Is Jenny Lipkin based on you, Amy? Or any mothers you know? Or is more of a collective idea of mothers everywhere?

I think every character in a novel is a little part of the writer. From the outside, Jenny’s life certainly looks like mine. I live in Brooklyn, I have two kids (although when I was writing the book I only had one), and when I was writing the first draft of this book we lived in a cramped walk-up apartment that was making me crazy. Like Jenny (and like many writers and bookish types, I think) I often find myself feeling like a bit of an outsider, observing everyone else, looking in.

That said, I based her character largely on the original Jenny Lipkin. I knew so many mothers who battled with post-partum depression or depression in general that I felt it was important to speak to that, too, although I was lucky to not have experienced anything so dark and awful after the birth of my babies. And my husband doesn’t disappear on gambling binges! Phew.


How long did it take to write The Mermaid of Brooklyn?

The first draft took about two years, fitting neatly in between the birth of my first child and the birth of my second. Then my agent had some revision ideas, so I spent a few months working through those, and then of course my editor had more notes, and the whole process of her reads, the copyediting, the proofreading, and all that other publishing side business that took another year or so.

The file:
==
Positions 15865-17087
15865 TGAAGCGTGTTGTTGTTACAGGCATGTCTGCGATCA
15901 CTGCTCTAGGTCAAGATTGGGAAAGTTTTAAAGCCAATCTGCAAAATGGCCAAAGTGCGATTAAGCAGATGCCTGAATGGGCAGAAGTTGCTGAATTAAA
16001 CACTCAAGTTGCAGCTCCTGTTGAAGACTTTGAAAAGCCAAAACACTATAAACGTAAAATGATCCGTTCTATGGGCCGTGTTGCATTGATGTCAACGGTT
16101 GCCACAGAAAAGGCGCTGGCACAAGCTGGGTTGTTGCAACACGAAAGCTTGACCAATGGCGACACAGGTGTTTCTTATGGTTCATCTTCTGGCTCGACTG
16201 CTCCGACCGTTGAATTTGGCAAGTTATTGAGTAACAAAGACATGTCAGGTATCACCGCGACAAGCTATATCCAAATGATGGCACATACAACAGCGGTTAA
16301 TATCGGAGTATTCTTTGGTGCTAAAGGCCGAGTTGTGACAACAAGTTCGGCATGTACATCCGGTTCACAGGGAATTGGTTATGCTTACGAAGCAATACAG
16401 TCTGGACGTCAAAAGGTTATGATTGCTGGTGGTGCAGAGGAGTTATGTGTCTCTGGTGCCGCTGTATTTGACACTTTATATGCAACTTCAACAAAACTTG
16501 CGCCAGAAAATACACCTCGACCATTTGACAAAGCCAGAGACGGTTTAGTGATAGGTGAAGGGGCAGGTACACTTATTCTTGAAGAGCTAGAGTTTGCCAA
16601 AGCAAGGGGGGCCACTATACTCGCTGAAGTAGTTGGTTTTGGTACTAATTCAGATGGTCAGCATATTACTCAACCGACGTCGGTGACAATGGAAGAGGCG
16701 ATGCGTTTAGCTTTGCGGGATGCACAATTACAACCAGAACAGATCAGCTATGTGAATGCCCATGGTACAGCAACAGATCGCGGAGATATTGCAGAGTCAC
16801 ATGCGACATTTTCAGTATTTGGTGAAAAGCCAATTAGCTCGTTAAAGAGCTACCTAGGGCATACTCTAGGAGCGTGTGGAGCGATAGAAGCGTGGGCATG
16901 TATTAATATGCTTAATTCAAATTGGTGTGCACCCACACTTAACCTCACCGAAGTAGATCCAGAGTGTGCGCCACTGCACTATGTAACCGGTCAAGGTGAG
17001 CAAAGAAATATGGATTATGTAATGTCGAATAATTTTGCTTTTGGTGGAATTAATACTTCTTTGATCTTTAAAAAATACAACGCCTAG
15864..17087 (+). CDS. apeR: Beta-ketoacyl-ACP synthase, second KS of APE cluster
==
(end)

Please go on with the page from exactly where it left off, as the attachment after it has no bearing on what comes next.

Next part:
The witty lines- I’ve read other reviews that compare the biting wit of A Mermaid in Brooklyn to The Nanny Diaries. Do you have any thoughts on that comparison?

Oh, that’s so nice! I have no idea since I haven’t read The Nanny Diaries, but I’ll take it as a compliment.


Do you think The Mermaid of Brooklyn would make a good movie? Have you ever wondered who could make up the dream cast? I’ll be honest- I’m very interested in knowing who would be the rusalka.

I would love to see TMOB as a movie! While I was writing it I happened to see the film All The Real Girls and thought that then-Zooey Deschanel and then-Paul Schneider would be great as Jenny Lipkin and Cute Dad, mostly because they had this great chemistry, and because I have a weird embarrassing movie-star crush on Paul Schneider. I don’t know – Jenny would be hard to cast, particularly since one of her defining characteristics is being tiny, with size 4 feet (it’s a pretty important plot point!). A lady who works at Powerhouse on 8th, this great bookstore where I had my book launch, told me she pictured the rusalka as Bette Midler, which I think is pretty perfect.

In The Mermaid of Brooklyn, you do not sugar-coat the life of a mother with 2 young children. I find that refreshing.  Have you encountered readers who think otherwise?

Oh gosh yes. A few reviewers seem to find Jenny to be quite awful, as if having negative thoughts about the constant, brutal, unappreciated work of parenting meant you didn’t love your kids or weren’t a good mom. A mother-writer I know scoffed at this, and told me over Chinese food the other day, “Any mother who says she hasn’t had thoughts like Jenny’s is LYING!” I think some readers find Jenny to be whiny and self-pitying, too. She is, of course, and that’s part of why she needs so much help from Bette Midler. I mean the rusalka.